“I used to think you were cool, Shaolin,” he said. “Punching through bricks. Flying from rooftop to rooftop. All those awesome roundhouse kicks and crazy ass karate chops.” He imitated a few chops with a high-pitched squeal. “It looks cool. It really does. But, in the end, you and I both know all that matters is mojo. And I bet my mojo beats your mojo any day of the week.”
I had enough. Talking wasn’t going to settle this. Neither of us were that kind of Player. I charged forward and landed an iron knuckle punch into his chest. He fell back against the wall and coughed up some more blood. I followed up with a spinning side kick that would’ve crushed his chest, but he moved aside. My foot pulverized the wall behind him as he grabbed my ankle.
The flesh seared as his fingers burned into me, and the pain was more than physical. It scorched my soul. I failed to stifle my yell as I jumped back. Out of contact, the leg still burned, and the pain danced up my calf like hot spiders.
He laughed. “Got you now. See, I’ve learned a few things. I don’t need to keep touching you to burn you. Once you’re marked, you’re mine. You can feel it now, can’t you? The rising heat. Making you sweat. Making it hard to breath. Hard to think. You’ve lost.”
If he was right, the only thing keeping me from going up like a roman candle were my personal stores of mojo. Those couldn’t last forever.
“I know what you’re thinking,” he said. “All you gotta do is hit me hard enough.”
Laughing, he burst into flame. The fire covered his entire body. It sizzled around the edges of his suit, and his eyebrows smoldered.
“Take your best shot then.”
When you get a call from Profit, you answer it. There were a lot of Players in the Game, and where they sat on the invisible scoreboard that kept track of such things, nobody really knew. But Profit was in the top ten, everyone agreed, and she could destroy most of us with a phone call and the loss of a teeny tiny bit of cash from the pile of money that gave her her mojo.
For most people, money meant happiness, control, security. For Profit, it meant power in a very literal sense. Part Gandalf the Gray, part J.D. Rockefeller, Profit’s bank accounts controlled the fates of nations. Her campaign donations made people into presidents. Her debt collections unleashed natural disasters. And if she called you for a personal meeting, you damn well went.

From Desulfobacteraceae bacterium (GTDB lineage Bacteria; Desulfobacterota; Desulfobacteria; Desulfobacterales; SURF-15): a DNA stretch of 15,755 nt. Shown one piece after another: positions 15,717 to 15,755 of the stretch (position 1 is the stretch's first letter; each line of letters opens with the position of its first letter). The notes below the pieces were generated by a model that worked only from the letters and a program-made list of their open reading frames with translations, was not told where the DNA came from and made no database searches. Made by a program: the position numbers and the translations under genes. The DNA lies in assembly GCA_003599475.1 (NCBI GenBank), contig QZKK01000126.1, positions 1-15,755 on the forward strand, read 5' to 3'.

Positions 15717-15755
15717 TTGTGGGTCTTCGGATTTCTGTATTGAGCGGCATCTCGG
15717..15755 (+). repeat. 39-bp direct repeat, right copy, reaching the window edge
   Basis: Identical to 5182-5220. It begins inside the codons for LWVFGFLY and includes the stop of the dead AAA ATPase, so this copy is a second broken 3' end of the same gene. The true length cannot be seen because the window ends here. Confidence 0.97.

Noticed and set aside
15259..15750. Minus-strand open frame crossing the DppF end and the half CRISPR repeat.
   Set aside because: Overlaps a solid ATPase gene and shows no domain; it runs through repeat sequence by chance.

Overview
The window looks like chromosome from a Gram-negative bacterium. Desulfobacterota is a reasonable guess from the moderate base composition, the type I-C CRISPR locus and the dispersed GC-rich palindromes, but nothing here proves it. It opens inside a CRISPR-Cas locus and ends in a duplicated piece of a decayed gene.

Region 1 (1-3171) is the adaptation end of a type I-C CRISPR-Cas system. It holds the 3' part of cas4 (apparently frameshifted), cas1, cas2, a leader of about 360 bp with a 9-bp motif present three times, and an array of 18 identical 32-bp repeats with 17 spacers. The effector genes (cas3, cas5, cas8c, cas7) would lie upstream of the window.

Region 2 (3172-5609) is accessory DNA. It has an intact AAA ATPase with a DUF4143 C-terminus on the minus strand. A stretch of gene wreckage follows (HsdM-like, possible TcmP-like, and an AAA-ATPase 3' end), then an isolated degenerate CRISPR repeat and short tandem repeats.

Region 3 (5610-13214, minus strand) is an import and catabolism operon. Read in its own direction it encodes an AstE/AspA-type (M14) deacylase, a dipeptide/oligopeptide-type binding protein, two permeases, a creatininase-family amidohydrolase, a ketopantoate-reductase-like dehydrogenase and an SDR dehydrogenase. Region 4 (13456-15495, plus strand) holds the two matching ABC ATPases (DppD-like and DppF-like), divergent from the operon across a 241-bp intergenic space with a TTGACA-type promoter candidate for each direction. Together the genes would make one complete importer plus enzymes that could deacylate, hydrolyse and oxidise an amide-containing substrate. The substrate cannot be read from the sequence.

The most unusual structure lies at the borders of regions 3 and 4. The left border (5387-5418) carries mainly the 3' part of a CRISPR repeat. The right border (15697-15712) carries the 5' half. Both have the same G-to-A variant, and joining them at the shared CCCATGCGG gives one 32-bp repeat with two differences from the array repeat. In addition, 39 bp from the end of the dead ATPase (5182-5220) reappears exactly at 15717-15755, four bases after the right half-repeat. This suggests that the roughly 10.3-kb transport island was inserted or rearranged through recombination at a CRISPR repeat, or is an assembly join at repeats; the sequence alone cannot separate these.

For a Player, she was a great source of mojo, and I’d worked for her before. We didn’t usually meet face-to-face. We didn’t talk on the phone. Most of my orders were given to me by the army of employees at her disposal. That was the way I liked it. Profit might not have been God, but she was a god, and I was a demi-god at best. I liked the mojo she threw my way, but I also liked being mostly ignored by her while she was throwing it.
Her secretary was a tall, handsome man who wore glasses and a crisp black suit. He was Superman trying to pass as nebbish Clark Kent and failing. Not that I found him imitating. A chump was a chump was a chump, even if working for Profit.
He didn’t smile at me. “Do you have an appointment, Ms. . . . ?”
“Shaolin,” I replied, though he knew I was due. He was simply reminding me of my place. Profit never saw anyone on time. Knowing that, I didn’t bother showing up on time, but I always had to wait.
“She’ll be right with you,” he said.
“I just bet she will.” I took a seat in the waiting area outside her office and flipped through a magazine I’d read a couple of times already. Ten minutes later, I was allowed to see Profit. Her assistant made sure to emphasize the word allowed.
Her office was a giant empty space, aside from a weird sculpture and her desk at the far end. The walk from the door to that desk was another reminder of how unimportant I was. She didn’t get up to greet me. She continued going through papers. I sat in the chair opposite the desk, folded my hands in my lap, and enjoyed the view in the window behind her that overlooked the city. I waited another three minutes to be acknowledged. I timed it.